Jay Inslee talks of being committed to bringing “new blood to Olympia”, apparently spending two terms as a state representative before becoming a Congressman doesn’t qualify as “old blood”.  Still, it’s difficult to see how he can successfully portray himself as an outsider; I don’t think many people will be reassured by the slogan “I’m from Washington D.C. and I’m here to help.”


[photo credit: flickr]

Inslee Plan to Loan Pension Funds to Start-Ups is Risky, Unnecessary

Since Congressman Jay Inslee made his announcement Monday  that he would challenge Republican Rob McKenna in next year’s election for governor, conversation has been stuck on one point—his proposal to use state pension funds for private sector investment in start-ups—in Inslee’s otherwise vaguely-defined plan to correct the state’s economic course.

As reported by The Seattle Times:

One of Inslee’s chief ideas to spur job growth was to open up resources for start-up companies who are currently starved for cash. He suggested using a small amount of state pension money to support these businesses – an investment that is typically risky – and grow new industries. He declined to say how much money he would commit to such a program.

But ten minutes on an Internet search engine could have given Inslee an opportunity to make last-minute revisions to a plan that opponents suggest is at best risky and at worst a lurch toward European-style economic planning. No matter how many millions Inslee wants to borrow from state workers’ retirement pay, one research group came out Monday to say that pension funds like Washington’s are already stretched to the breaking point.

Just as Inslee was proposing to “invest” the retirement income of state workers into start-up firms—businesses in the highest category of risk—he may not have known the Institute for Truth in Accounting was releasing its 50-state study of worker benefit solvency, a report in which only four states were found to have sufficient assets to cover obligations for state workers for pensions and retirees’ healthcare. (Washington was not one of the four states in the black.)

The Institute’s study concluded that Washington State needs more than $14.9 billion to cover its current promised obligations, an amount that translates to a burden of $6,500 per taxpayer.

In light of the Institution’s findings, Inslee’s proposal seems more like a risky game of fiscal Jenga played on a crowded table. When the pieces of Inslee’s fantastic economic construction do fall, taxpayers will be forced to pick up the pieces from the inevitable failure of his experiment in merging bureaucracy and entrepreneurism. In all likelihood, the million dollar blocks will come crashing down not on the heads of retirees themselves, but on local governments as author and City Journal editor Steve Malanga, suggested Monday in The Wall Street Journal:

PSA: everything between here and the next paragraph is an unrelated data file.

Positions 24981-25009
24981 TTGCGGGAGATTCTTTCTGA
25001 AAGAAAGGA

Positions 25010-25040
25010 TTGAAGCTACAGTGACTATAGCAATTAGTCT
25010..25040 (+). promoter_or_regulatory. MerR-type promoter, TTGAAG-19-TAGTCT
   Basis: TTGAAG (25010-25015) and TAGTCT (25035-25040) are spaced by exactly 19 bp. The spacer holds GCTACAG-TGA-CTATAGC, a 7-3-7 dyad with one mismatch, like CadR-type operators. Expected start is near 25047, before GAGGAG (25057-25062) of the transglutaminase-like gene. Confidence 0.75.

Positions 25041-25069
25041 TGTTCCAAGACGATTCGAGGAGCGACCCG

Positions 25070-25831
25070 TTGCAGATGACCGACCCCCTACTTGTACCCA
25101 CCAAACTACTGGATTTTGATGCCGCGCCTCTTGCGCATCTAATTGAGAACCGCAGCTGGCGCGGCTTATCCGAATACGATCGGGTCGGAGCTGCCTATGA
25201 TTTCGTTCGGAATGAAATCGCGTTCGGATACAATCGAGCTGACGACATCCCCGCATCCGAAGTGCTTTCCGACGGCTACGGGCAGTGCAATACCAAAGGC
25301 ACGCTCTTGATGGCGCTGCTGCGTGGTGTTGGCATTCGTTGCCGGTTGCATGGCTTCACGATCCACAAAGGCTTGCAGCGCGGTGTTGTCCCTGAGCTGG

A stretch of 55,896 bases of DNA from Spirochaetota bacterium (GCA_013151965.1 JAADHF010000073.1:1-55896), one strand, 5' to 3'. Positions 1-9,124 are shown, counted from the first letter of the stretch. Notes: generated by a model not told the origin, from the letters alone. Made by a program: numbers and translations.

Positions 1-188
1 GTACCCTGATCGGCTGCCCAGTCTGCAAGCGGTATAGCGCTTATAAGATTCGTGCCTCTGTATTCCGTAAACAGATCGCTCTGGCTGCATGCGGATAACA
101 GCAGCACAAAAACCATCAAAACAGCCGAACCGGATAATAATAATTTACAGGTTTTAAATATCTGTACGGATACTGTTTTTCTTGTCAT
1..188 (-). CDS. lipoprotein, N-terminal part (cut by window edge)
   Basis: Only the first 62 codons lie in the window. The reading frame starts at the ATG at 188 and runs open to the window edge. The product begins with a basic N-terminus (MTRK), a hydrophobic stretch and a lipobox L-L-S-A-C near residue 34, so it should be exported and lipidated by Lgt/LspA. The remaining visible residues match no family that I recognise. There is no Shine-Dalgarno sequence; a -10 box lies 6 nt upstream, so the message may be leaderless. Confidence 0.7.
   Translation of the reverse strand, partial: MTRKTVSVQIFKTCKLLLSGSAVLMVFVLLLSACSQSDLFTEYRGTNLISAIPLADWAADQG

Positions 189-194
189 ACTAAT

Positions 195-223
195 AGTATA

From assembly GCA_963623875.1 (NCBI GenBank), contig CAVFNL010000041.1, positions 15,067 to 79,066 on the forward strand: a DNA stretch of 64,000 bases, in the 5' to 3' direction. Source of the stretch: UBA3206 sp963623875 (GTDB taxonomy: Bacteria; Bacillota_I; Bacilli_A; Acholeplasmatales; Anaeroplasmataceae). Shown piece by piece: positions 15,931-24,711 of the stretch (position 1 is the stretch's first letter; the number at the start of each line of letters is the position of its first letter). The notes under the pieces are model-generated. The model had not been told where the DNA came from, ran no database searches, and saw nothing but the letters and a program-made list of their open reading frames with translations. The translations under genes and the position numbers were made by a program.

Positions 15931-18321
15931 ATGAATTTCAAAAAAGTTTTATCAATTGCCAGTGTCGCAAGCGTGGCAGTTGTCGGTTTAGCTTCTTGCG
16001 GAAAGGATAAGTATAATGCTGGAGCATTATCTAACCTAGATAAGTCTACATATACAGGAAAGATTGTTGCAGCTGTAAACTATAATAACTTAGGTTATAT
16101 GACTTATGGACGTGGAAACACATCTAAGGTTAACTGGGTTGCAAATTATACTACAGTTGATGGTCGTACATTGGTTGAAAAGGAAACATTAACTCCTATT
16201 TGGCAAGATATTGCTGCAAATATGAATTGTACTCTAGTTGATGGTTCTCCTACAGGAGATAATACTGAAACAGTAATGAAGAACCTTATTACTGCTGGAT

Earlier this year, California’s Little Hoover Commission, a government oversight agency, observed: “Barring a miraculous market advance and sustained economic expansion, no government entity—especially at the local level—will be able to absorb the blow [from rising pensions] without severe cuts to services.”

Inslee’s plan to use pension funds for economic experimentation is not a new one, even for the congressman. In the book Inslee co-authored in 2009, Apollo’s Fire: Igniting America’s Clean Energy Economy, he used California’s pension system (CalPERS) as an example of what government could do to spur growth in the so-called clean-tech sector:

At the same time, major public pension funds like that of the California Public Employees’ Retirement System, with $190 billion in assets in 2005, and other socially responsible investors are putting money into clean technology and finding that the new energy economy meets their social and environmental goals even as it makes a profit for their bottom line.

If there was laughter heard Monday in the Golden State when Inslee again suggested commandeering public pensions to be used as high-risk investment pools, it was because CalPERS—both in terms of its investment behavior and its overall financial stability is just one more example of the reverse Midas touch he inflicts when promoting organizations to the top of his hierarchy of success.

The current estimated 30% underfunding of CalPERS—an amount a March 2011 Los Angeles Times editorial stated was in the “tens of billions”— is due in large part to risky investing. The most recent problems at CalPERS stem from unsafe investing in exotic mortgage instruments, but the troubles are not the entity’s first encounter with red ink.

It is important to note that the fiduciary entity responsible for paying hundreds of thousands of California public employees in their retirement, had its own part to play in the first scandal of the 21st century that rocked the financial world—Enron.

One of the more notorious elements in the Enron scandal (oh, how a banking crisis will wipe the memory slate clean) was the joint venture between the energy giant and CalPERS known as Joint Energy Development Investments (JEDI). The purpose of JEDI was to seek out investments in energy companies. Is this what Inslee has in mind when he proposes diverting over-obligated pension funds to make investments in risky start-up companies? If Inslee opened the vault for the Democrats to begin using like a monthly investment club, what would stand between Washington State and the temptation that CalPERS succumbed to?

On the other hand, even seemingly prudent involvement in the market by government can go awry.

Using CalPERS as an example again (it’s the largest pension system of its kind in the United States), in 2002 the entity became part of the Asian banking contagion, reacting to fears of losses by yanking its investments out of Southeast Asia. Joining other skittish stockholders in a bolt for the exit, CalPERS caused a run on markets that eventually necessitated a full-scale banking bailout led by the United States. Analysts such as William Pesek Jr. writing for Bloomberg have argued that not only did CalPERS exacerbate what could have been a minor correction in Asian stocks, it swung so far in the direction of being risk-averse that it missed out on the resurgent growth in the same markets it abandoned.